I’m Breaking A Lease. What Are My Rights?
At one time or another, most renters will consider whether breaking a lease is a good idea. There can be a lot of reasons to break a lease—a decrease in earnings, poor conditions on the rental property, or perhaps they just found a better deal. But people often stick it out because they’re worried about the potential fallout. Breaking a lease agreement can be done but it’s important to understand what happens if you do so and when it might be legally justified.
What Happens When You Break A Lease
When you move out of a rental property before the lease term has expired (i.e., “break the lease”), the primary consequences are financial. Simply put, you’ll probably owe the landlord money for the remainder of the lease.
For example, if you have a 12-month apartment lease with $2,000 in monthly rent, you’ve agreed to pay the landlord $24,000 in 12 monthly installments. If you move out after six months, you still owe them $12,000. If the lease is month-to-month and you leave without giving the landlord the required notice (usually 30 or 60 days), you would owe rent for that notice period.
The landlord does have a legal responsibility to “mitigate damages.” Rather than just leaving the property empty, they have to attempt to find another suitable tenant to take your place. If they do find another tenant, you would generally be responsible for paying rent for the time the property was sitting vacant, but not the period after someone else is paying rent.
Because breaking a lease is essentially like incurring debt and not paying it, it will also likely have a negative impact on your credit score and could make it difficult to find another rental.
Justifications for Breaking a Lease Agreement
The situation above may sound dire, but there are a number of legal justifications for breaking a lease, meaning that you could do so without paying the remainder of the rent due. Here are some of the justifications recognized in California:
1. The property is unsafe or uninhabitable
There’s a legal principle called “constructive eviction,” where conditions at the rental property are so poor that the tenant has no choice but to leave. These conditions have to be serious problems—e.g., no heat in cold winter, no lock on the front door, etc.—that are the landlord’s responsibility to fix. The landlord also must be given a reasonable amount of time to address the problem.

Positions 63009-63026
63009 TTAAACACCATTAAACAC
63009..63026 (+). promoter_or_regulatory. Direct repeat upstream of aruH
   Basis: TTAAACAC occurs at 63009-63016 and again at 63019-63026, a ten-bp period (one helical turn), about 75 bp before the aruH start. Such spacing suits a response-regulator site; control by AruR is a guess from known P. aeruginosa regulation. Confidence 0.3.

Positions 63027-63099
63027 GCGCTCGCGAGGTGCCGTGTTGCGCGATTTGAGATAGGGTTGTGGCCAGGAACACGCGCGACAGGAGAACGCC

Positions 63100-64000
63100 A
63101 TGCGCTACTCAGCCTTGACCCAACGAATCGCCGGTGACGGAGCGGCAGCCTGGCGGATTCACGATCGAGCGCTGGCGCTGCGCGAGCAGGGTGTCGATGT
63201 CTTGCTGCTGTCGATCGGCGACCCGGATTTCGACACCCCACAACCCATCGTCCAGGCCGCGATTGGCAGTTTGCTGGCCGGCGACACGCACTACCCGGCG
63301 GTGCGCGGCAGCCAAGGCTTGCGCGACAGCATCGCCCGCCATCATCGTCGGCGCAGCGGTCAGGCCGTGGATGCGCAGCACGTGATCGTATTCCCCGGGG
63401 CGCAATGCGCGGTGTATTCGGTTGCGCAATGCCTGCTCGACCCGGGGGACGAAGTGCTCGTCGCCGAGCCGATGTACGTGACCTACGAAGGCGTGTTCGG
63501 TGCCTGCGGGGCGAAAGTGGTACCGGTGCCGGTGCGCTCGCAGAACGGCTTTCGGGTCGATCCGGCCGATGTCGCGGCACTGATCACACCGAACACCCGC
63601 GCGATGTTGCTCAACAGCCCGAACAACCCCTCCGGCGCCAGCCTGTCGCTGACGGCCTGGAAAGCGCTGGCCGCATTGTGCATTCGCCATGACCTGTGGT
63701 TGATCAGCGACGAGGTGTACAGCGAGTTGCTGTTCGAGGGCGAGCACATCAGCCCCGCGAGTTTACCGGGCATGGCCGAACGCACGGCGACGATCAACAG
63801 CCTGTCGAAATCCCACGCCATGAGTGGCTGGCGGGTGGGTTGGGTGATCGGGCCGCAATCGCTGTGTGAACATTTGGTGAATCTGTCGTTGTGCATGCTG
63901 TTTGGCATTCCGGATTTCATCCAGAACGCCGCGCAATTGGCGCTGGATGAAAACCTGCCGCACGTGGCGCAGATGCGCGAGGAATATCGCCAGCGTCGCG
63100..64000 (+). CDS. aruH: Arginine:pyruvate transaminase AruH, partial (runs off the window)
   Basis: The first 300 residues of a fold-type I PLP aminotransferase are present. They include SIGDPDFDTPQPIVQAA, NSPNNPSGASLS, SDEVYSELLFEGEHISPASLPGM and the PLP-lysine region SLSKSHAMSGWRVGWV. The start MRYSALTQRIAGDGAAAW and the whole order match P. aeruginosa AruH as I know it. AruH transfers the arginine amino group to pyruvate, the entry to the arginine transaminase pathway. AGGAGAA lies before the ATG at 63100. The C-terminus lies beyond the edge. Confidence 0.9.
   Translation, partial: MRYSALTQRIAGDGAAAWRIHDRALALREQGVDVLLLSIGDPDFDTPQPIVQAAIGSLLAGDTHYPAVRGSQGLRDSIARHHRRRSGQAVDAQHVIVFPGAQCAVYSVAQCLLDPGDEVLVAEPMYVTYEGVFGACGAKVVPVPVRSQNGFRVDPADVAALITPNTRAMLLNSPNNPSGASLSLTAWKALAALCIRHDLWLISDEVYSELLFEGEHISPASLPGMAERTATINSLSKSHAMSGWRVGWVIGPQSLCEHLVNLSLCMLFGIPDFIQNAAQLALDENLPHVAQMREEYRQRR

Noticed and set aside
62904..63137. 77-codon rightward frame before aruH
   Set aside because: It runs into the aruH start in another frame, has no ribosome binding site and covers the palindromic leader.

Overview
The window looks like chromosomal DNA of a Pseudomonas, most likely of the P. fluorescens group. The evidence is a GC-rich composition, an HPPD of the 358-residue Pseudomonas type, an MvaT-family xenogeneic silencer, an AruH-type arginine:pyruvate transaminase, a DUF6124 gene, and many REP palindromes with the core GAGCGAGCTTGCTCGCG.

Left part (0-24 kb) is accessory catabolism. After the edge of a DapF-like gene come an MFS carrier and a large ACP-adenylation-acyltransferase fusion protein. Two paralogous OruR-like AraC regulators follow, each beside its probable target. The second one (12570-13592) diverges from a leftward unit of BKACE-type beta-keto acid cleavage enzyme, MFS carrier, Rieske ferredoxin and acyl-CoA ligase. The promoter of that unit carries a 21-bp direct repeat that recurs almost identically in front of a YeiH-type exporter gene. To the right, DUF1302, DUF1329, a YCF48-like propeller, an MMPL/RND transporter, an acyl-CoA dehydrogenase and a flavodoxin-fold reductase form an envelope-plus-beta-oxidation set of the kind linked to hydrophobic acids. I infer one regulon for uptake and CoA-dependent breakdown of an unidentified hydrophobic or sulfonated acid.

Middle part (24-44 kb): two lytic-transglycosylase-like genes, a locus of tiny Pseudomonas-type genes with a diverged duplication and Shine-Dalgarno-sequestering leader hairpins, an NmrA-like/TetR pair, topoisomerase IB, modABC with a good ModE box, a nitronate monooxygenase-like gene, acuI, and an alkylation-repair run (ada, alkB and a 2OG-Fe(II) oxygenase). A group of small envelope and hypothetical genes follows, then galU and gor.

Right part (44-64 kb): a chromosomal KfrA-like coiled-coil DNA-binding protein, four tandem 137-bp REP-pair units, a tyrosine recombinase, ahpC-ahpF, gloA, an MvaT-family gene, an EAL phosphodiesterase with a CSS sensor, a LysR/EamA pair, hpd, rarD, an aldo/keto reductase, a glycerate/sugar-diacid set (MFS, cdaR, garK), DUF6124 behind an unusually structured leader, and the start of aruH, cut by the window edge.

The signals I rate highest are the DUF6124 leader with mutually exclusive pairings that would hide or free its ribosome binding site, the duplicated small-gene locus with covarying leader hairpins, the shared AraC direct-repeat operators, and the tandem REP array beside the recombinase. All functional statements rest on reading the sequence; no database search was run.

2. Harassment or violation of your rights
This is an extension of the constructive eviction principle described above. For example, suppose a landlord repeatedly enters the property without giving you at least 24-hour notice or performs deliberately harassing actions such as changing the locks. In that case, you may be able to break the lease without paying rent.
3. Active military duty
Under federal law, a member of uniformed services who is called to active duty may terminate their lease within 30 days of the next rent payment, regardless of how much time is left on the lease term.
4. Victim of domestic violence and other crimes
Under California law, if you or an immediate family member has been a victim of domestic violence, stalking, assault, or other crimes, this can justify terminating a lease early. In these cases, the tenant is only responsible for 14 days of rent following notice to the landlord.
If You Need to Break Your Lease
If you’re in a position where you need to break a lease agreement, advice from an experienced attorney can make the process much easier. An attorney can evaluate your situation to see if you have a legal justification for breaking the lease. Even if you don’t, they can negotiate with the landlord to minimize the negative consequences. Contact our office today for a consultation.